Body Boomers Inc. v. M.N.R.
(April 27, 2015 – 2015 TCC 102, Jorré, J.).
Précis: The Worker, Ms. Guimond, was a receptionist at a gym run by the appellant. The appellant claimed that her status changed in 2010 when she agreed to become an independent contractor and produced a document which she had allegedly signed. The Court gave the document little weight. Based on a review of the facts she was clearly an employee.
Decision: The Court found little merit in the appellant’s claims that the Worker was an independent contactor:
 I now turn to the examination of the actual conduct of the parties. It is only necessary that I do so briefly.
 With respect to control, it is also important to remember that it is the right to control that matters, whether or not the control is actually exercised. In this case, there was clearly control.
 For example, Ms. Guimond had to work at hours set by the appellant; see the schedules in Exhibit R-3. While changes could be made, they could only be made if arrangements were made for someone else to be there, one of the other receptionists. Ms. Guimond never hired someone else to take her place.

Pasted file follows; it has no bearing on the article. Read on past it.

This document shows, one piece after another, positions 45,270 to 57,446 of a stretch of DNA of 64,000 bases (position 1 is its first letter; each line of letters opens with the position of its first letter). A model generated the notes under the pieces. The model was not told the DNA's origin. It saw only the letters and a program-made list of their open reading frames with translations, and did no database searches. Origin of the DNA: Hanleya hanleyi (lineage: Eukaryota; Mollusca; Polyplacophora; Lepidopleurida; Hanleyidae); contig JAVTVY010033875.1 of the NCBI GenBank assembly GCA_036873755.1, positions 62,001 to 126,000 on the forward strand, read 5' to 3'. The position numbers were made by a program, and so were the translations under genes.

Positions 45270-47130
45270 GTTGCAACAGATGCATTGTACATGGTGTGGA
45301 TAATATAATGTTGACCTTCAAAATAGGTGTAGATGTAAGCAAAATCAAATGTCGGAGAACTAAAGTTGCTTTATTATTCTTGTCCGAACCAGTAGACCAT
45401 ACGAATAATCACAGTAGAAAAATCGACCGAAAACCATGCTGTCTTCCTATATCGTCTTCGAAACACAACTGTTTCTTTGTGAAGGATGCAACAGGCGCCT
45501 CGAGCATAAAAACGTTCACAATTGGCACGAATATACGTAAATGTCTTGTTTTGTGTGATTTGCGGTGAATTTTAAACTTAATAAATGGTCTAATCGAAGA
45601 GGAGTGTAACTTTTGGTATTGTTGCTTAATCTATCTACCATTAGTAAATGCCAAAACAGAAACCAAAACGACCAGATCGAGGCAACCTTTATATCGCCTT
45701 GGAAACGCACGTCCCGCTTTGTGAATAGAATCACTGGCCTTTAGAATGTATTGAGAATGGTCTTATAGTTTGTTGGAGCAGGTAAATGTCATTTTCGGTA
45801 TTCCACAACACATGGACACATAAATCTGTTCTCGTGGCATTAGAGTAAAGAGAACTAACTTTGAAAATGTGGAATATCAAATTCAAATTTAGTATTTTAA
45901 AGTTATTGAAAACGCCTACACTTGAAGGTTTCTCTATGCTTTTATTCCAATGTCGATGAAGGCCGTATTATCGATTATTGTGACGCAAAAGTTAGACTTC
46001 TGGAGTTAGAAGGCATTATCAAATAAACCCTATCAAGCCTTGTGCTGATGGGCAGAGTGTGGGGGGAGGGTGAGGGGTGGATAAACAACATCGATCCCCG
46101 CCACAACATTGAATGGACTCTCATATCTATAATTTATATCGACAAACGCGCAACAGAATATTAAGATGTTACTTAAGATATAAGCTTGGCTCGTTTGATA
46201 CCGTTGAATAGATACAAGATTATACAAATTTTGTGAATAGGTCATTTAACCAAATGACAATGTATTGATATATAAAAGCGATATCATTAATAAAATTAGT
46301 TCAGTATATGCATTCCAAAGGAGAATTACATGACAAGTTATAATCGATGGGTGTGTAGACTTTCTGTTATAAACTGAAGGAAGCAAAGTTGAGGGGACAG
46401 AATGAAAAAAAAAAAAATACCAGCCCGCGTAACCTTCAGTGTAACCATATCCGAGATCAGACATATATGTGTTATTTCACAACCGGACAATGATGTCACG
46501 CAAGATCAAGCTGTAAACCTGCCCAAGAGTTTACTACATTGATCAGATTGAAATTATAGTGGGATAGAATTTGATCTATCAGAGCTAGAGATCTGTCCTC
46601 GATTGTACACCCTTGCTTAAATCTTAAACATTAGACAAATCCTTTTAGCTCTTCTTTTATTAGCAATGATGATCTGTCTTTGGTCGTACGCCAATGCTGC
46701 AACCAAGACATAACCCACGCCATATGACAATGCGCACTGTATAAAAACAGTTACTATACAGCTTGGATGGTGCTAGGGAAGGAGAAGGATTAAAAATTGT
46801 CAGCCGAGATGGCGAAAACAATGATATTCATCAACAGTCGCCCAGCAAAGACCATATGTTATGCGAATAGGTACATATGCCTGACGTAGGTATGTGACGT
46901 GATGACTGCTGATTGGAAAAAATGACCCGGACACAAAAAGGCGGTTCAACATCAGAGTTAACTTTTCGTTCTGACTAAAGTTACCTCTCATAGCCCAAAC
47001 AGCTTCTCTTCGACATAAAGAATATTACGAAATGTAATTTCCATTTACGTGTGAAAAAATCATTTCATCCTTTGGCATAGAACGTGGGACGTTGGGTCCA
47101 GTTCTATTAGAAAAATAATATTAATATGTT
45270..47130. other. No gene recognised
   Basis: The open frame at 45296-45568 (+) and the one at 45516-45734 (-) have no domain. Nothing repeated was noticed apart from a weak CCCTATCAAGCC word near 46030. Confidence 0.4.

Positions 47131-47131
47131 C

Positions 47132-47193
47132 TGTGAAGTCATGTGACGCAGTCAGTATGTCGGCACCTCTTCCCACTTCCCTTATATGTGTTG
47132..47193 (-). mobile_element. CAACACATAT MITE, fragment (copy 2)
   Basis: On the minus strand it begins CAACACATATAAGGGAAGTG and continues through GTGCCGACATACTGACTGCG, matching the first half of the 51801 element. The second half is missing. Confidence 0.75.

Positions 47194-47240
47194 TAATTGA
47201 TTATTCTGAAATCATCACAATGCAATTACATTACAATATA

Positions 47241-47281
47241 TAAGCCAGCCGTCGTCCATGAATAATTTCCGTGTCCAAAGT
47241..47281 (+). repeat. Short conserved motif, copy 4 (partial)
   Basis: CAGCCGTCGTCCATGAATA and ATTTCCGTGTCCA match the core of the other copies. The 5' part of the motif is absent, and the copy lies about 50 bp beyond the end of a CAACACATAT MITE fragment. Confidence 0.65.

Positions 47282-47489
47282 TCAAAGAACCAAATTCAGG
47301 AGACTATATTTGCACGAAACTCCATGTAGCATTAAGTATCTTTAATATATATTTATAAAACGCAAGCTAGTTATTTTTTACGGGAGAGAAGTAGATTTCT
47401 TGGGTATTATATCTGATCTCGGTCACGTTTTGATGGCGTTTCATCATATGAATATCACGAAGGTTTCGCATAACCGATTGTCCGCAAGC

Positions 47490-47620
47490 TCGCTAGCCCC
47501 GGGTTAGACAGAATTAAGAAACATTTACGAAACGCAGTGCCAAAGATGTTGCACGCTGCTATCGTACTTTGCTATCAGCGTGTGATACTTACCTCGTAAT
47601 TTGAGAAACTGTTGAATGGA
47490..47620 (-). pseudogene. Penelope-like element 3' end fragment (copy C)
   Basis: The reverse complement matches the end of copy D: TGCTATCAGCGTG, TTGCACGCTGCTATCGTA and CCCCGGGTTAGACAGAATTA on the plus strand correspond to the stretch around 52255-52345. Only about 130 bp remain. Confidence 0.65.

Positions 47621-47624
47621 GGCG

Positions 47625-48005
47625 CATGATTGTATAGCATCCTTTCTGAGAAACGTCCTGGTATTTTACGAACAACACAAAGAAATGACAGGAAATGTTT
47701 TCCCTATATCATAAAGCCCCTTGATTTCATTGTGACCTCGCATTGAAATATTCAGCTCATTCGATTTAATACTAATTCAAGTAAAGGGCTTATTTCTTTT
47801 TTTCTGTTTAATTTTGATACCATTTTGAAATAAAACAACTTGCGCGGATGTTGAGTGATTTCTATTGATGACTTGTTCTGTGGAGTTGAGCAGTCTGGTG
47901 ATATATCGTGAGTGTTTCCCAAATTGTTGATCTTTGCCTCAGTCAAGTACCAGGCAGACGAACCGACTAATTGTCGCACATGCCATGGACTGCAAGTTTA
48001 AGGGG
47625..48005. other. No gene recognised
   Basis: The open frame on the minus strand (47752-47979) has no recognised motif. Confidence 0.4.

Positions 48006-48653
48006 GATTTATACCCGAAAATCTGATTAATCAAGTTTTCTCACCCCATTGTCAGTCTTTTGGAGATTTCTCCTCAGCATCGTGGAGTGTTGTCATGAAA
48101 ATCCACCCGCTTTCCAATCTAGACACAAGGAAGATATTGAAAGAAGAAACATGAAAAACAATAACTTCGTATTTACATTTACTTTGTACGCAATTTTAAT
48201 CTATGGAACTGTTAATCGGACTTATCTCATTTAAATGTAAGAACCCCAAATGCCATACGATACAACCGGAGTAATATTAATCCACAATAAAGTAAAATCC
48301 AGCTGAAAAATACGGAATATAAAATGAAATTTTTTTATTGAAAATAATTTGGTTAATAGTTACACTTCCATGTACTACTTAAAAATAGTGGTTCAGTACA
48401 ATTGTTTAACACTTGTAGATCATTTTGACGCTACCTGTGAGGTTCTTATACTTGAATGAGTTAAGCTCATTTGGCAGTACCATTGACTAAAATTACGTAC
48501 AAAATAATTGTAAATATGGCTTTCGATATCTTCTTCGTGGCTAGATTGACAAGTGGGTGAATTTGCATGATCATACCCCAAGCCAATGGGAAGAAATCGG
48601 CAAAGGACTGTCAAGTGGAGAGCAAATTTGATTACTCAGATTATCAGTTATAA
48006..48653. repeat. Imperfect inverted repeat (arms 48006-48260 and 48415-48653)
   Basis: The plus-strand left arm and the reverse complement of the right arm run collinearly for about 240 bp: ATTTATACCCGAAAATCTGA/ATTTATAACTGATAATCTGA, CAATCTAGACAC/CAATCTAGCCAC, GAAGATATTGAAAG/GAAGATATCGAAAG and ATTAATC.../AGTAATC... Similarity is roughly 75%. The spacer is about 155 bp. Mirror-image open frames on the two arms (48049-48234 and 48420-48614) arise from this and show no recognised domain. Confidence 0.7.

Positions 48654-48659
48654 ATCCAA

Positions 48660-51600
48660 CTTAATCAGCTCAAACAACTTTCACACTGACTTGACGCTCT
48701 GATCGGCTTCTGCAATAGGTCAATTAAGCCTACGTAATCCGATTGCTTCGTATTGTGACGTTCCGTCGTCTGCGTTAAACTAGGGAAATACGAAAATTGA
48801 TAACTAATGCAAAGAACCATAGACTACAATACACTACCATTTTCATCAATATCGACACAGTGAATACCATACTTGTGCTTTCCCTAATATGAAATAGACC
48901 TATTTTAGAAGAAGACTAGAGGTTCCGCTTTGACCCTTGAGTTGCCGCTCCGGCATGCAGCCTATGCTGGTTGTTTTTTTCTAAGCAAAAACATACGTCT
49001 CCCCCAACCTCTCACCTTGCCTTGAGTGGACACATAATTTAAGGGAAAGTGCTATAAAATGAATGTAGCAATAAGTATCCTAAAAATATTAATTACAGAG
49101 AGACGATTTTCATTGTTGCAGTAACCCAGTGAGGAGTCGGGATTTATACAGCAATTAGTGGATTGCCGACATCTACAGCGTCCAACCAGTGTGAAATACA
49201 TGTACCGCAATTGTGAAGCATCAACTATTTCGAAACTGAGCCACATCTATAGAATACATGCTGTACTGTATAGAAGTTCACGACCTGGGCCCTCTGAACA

Ms. Guimond’s work was done at the appellant’s premises.
 With the exception of the three invoices covering the two Christmas/New Year periods and her final work period, these invoices never went below 88 hours, a 44-hour-per-week average. The invoices were often for over 100 hours and once went up to 114.5 hours. Clearly this was full time work.
 With respect to chance of profit and risk of loss, Ms. Guimond was paid for the hours invoiced every two weeks. She had no expenses of any significance since she worked at the appellant’s premises and used the appellant’s equipment. She did, however, a minor expense for the cost of the appellant’s T shirts, which she was required to wear. She had no capital investment.
 Given this, there could be no risk of loss and, while Ms. Guimond could earn more by working more, there was no possibility of her making a profit by, for example, providing the same services in fewer hours while continuing to receive the same fee.
 There is no suggestion that Ms. Guimond provided the same services to someone else apart from the appellant.
 Was Ms. Guimond running her own business when she was doing work for the appellant? The answer is very clearly no; she was an employee.
 Before concluding, I would add that the objective reality of the relationship of the parties here is such that, even if there had been an intention to create an independent contractor relationship, the result would still have been an employment relationship.
The EI and CPP appeals were dismissed.